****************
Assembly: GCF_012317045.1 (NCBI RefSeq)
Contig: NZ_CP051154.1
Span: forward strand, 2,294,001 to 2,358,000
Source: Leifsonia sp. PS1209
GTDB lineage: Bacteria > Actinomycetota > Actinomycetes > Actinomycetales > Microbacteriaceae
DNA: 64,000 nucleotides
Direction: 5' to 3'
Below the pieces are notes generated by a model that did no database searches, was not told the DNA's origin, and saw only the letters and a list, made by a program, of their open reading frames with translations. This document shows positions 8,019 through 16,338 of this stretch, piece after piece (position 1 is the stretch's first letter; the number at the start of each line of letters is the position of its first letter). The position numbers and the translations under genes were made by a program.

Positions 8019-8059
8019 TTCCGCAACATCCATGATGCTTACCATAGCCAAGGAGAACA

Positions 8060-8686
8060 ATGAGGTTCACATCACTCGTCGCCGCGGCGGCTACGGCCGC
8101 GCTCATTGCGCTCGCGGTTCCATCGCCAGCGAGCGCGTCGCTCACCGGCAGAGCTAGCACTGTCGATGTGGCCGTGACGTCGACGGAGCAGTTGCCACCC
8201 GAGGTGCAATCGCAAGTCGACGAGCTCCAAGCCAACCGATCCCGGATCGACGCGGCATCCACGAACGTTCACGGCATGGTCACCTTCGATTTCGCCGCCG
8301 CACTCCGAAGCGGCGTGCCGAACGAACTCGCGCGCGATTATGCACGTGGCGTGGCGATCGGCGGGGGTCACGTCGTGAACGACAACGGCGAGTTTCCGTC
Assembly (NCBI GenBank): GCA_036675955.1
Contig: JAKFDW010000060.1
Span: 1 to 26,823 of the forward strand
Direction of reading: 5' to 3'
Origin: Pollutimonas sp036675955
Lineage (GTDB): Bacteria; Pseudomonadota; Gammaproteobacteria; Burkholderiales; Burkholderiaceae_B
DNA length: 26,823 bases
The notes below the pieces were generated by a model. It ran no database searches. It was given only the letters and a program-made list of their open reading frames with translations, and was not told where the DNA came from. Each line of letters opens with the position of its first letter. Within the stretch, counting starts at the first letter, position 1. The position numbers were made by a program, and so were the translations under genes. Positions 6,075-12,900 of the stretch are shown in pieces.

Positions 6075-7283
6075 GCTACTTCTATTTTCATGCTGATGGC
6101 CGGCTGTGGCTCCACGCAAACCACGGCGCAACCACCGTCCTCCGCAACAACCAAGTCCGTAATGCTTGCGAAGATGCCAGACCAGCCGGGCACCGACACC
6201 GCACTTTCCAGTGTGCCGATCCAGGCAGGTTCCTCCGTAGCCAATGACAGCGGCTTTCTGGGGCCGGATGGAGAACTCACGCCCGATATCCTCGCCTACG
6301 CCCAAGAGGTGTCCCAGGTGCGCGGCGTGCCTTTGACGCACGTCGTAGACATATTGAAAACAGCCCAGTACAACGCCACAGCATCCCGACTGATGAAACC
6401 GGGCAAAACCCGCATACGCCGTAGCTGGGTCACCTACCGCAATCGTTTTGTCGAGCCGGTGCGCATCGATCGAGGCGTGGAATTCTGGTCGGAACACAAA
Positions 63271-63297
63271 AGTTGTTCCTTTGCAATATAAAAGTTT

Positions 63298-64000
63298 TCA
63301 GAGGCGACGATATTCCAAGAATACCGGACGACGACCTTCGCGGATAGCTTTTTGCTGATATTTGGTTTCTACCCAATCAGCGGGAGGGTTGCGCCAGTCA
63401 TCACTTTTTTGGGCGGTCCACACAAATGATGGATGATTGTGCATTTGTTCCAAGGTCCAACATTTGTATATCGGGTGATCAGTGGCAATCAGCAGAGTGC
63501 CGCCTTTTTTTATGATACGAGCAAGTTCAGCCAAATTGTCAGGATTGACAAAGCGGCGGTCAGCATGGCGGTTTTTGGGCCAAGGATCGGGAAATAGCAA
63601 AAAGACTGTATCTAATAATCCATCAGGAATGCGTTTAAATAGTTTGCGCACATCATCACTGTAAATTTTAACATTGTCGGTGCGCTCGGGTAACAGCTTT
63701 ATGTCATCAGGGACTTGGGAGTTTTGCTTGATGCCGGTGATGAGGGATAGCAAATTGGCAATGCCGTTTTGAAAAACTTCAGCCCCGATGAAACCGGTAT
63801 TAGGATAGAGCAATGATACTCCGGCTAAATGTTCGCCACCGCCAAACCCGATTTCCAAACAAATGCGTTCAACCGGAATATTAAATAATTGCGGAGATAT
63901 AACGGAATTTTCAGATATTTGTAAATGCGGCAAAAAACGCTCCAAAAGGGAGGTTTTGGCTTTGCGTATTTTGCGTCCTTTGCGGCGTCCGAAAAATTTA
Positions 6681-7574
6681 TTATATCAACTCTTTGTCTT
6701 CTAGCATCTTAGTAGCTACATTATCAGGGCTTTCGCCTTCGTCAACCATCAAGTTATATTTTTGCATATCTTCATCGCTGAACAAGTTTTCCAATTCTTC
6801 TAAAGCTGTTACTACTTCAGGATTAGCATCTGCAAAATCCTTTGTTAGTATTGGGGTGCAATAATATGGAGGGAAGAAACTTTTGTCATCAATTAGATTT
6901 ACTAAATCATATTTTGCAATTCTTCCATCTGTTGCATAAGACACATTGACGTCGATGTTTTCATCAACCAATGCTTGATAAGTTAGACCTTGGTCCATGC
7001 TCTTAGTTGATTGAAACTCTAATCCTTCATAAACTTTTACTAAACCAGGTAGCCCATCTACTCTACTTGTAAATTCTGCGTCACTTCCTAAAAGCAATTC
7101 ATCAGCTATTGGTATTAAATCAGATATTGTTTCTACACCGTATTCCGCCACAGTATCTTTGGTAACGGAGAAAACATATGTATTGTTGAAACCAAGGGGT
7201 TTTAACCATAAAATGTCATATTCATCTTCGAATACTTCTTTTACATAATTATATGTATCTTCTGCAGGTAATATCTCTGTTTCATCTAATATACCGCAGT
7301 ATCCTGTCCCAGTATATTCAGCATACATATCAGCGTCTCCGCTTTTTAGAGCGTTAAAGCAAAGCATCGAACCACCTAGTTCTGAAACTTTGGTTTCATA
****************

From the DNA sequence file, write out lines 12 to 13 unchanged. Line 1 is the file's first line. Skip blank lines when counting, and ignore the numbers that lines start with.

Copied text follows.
8060 ATGAGGTTCACATCACTCGTCGCCGCGGCGGCTACGGCCGC
8101 GCTCATTGCGCTCGCGGTTCCATCGCCAGCGAGCGCGTCGCTCACCGGCAGAGCTAGCACTGTCGATGTGGCCGTGACGTCGACGGAGCAGTTGCCACCC